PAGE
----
Antarctic sea ice area in winter is slowly increasing – why?

Rocky Rex

This is complex, but the following explanation deals with some factors in an easy-to-read form….

The Antarctic sea ice melts almost to the coast each summer.

The winter sea ice has increased by around 1 % over the last few decades.

This is not difficult to explain.

All linked to melting of the land ice on Antarctica…..

Seawater will not freeze until it is around minus 2 degrees C, due to the salt content.

This effect of salt, of course, is used to help defrost roads.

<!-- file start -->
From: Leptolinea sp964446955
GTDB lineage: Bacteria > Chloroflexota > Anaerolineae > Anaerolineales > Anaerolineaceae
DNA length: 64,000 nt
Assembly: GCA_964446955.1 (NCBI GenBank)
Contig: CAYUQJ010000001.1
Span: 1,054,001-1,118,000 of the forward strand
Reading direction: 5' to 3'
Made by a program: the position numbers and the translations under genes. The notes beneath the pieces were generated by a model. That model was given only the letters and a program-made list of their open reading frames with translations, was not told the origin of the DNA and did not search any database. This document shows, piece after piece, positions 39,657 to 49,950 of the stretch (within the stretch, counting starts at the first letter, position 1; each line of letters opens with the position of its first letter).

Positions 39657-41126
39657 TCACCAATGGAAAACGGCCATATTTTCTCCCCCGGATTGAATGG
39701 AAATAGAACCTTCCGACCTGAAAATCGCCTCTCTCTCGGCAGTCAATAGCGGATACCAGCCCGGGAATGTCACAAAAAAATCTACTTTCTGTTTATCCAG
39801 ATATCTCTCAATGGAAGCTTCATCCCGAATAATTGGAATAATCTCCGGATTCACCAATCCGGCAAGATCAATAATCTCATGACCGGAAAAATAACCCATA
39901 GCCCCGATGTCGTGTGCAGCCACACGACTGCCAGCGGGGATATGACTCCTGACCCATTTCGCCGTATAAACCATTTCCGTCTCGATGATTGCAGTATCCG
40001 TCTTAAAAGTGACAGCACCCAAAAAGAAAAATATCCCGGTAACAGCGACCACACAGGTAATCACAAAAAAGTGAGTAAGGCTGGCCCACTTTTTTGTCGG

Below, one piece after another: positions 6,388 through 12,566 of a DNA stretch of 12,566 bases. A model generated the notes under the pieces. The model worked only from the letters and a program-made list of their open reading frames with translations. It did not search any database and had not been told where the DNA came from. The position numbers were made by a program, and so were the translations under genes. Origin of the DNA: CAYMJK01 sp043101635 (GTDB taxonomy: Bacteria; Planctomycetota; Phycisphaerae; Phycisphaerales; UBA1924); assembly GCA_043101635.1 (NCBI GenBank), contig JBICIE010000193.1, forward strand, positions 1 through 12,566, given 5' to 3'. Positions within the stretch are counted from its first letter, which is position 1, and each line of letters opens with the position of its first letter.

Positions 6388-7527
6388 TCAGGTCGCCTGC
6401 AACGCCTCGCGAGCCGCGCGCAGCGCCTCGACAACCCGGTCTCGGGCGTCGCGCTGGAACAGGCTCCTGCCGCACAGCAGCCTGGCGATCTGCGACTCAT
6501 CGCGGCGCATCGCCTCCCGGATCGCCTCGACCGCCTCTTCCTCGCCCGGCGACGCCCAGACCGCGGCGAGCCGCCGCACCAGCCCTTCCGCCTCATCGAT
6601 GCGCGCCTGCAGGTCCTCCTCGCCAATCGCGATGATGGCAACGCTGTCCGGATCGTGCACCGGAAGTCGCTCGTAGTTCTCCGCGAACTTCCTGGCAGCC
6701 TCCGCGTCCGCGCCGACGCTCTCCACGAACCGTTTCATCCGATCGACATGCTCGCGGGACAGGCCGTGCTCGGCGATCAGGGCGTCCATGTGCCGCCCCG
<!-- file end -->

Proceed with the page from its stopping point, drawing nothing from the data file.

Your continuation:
The meltwater off Antarctica’s ice sheets is freshwater.

Freshwater has a low density, so it forms a layer on the sea.

Freshwater freezes (of course) at zero degrees C, so a layer of ice can form more easily on top of the sea.

Also windchill helps to freeze that top layer.

A useful comparison of Antarctic and Arctic sea ice ……

Arctic vs Antarctic 

http://nsidc.org/cryosphere/seaice/characteristics/difference.html

See especially the comparison chart at the end.

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